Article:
EM: Related to that, you've done a great deal of work in the area of diversity, equity and inclusion. Many angles to that. But let's hone in on women and the war for female talent. Your views on that?
KvB: That's I think, a battle that will continue for a long time. And as a female leader within the organization, I've always tried to also help other females to have a similar journey or to talk to them about, you know, the things that hinder them in being successful, but also acknowledge the fact that it's not just about female leadership, it's also about diversity of minds and making sure that the population of Robeco is also a reflection in all the countries that we work and to make sure that for the global workforce that we have, Robeco is a true home where you can be yourself and can be your authentic self, where you bring new skills and experiences to the table. So we've done a lot of work in terms of the DE&I committee, the DE&I roadmap, and we just started that, to really understand that this will be a very long journey ahead. You don't change your work force overnight, but I'm very happy to see how effective we have already been. I think that, to go back to your question on female leadership, it's not so easy to find other females and then horizontally bring them into your organization. I think it's extremely important for us to home-grow more and more female leaders, bring them in from university, guide them through motherhood, guide them through their first steps in their career, and ultimately creating the potential to be part of an executive committee. And basically, that's also the journey that I've have experienced at Robeco. So, yes, it can be done, but it will take some time.
EM: And looking to the future, let's say the next 3 to 4 years, what will be the biggest challenges for the asset management industry and from the Robeco perspective, how you position for that?
KvB: We don't have a crystal ball, right. We don't know exactly what the markets are going to do, what the world is throwing at us again. But I think in general, what's most important is that we stick to our guns, that we know what we're good at. We play to our strengths on our five key investment capabilities on the fixed income side, on the quant side, emerging equities, trends and themes. We have a lot to offer and it’s important for us as active managers that we basically show to the outside world what we can provide in very turbulent and volatile markets. And here I think we are absolutely able to demonstrate that although the challenges will still be there and although we do not exactly know what 2023 will bring and the years beyond, clearly there will be light at the end of the tunnel. But we have to stick to our guns and continue what we have laid down in our strategy 2021-2025.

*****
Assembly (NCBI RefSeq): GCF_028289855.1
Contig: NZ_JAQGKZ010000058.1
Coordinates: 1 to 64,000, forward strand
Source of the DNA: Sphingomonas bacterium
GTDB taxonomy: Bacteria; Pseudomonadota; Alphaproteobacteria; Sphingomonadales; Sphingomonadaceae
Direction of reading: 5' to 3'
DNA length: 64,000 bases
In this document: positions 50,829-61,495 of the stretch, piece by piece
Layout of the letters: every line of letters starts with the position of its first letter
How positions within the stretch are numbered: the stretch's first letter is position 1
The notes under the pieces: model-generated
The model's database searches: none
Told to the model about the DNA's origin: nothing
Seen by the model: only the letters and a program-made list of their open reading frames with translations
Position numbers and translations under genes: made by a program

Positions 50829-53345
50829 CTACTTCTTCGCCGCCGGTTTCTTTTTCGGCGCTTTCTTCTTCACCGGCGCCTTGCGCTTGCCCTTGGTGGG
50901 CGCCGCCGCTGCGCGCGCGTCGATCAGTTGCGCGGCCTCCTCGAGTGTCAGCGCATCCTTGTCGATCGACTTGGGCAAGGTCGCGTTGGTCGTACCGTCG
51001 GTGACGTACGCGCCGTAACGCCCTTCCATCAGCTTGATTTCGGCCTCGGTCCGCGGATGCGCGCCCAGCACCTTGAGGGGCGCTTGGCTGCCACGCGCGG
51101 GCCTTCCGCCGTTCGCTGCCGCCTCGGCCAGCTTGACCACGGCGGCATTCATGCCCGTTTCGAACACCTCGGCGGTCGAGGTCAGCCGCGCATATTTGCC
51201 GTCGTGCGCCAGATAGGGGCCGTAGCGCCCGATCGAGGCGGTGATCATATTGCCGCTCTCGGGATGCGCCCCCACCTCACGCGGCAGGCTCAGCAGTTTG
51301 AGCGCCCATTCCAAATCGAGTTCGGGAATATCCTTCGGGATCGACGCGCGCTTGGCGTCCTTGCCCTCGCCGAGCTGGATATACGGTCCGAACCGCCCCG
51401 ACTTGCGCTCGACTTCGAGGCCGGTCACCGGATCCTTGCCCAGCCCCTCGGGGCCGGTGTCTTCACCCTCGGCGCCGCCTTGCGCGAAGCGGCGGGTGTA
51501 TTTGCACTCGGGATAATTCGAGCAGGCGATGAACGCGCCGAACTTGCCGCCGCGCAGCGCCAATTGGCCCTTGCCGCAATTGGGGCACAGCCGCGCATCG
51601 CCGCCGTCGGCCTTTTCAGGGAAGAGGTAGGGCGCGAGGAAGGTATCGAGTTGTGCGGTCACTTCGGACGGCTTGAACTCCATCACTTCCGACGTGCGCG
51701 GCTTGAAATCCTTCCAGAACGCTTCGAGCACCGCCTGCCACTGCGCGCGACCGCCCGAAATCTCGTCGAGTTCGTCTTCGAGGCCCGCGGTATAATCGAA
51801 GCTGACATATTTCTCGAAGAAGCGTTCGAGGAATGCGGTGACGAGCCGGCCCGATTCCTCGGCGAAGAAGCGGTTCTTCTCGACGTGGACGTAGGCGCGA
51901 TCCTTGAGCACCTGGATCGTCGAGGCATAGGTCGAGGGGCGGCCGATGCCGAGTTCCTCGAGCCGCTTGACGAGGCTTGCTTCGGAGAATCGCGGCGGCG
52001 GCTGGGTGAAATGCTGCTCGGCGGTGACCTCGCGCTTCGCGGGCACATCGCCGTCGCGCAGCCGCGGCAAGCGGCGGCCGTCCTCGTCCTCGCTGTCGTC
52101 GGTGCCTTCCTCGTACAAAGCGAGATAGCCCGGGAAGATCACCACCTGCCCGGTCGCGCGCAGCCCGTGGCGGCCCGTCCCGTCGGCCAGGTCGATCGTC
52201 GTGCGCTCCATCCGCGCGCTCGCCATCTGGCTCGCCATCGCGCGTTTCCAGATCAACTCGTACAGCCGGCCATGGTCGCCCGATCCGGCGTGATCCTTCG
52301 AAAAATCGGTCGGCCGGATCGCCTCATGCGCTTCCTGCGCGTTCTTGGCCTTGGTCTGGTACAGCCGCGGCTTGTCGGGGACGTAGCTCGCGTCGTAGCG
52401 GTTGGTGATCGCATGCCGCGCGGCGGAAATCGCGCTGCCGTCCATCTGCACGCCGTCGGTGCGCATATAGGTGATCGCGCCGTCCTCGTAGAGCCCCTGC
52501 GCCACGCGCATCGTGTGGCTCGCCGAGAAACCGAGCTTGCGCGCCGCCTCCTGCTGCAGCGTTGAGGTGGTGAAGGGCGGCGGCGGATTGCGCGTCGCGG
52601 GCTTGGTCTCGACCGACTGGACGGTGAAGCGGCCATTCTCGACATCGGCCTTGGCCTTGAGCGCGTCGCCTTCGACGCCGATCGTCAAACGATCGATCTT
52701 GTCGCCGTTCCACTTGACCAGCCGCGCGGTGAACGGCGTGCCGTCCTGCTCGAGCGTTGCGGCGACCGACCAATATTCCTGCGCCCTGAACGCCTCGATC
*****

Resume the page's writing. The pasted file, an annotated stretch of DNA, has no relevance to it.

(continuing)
EM: Karin, thank you so much. It's so good to listen to you.
KvB: Thank you.
EM: And to listeners, thanks for being part of this conversation. If you've enjoyed the show, please rate the Robeco podcast on the platform from which you're listening. We'd love to hear from you, so please send us your comments, feedback and suggestions to firstname.lastname@example.org. You'll find all our podcasts on your favorite podcast platform as well as on the Robeco website.
Voice: Thanks for joining this Robeco podcast. Please tune in next time as well. Important information. This publication is intended for professional investors. The podcast was brought to you by Robeco and in the US by Robeco Institutional Asset Management US Inc, a Delaware corporation as well as an investment advisor registered with the U.S. Securities and Exchange Commission. Robeco Institutional Asset Management US is a wholly owned subsidiary of ORIX Corporation Europe N.V., a Dutch investment management firm located in Rotterdam, the Netherlands. Robeco Institutional Asset Management B.V. has a license as manager of UCITS and AIFS for the Netherlands Authority for the Financial Markets in Amsterdam.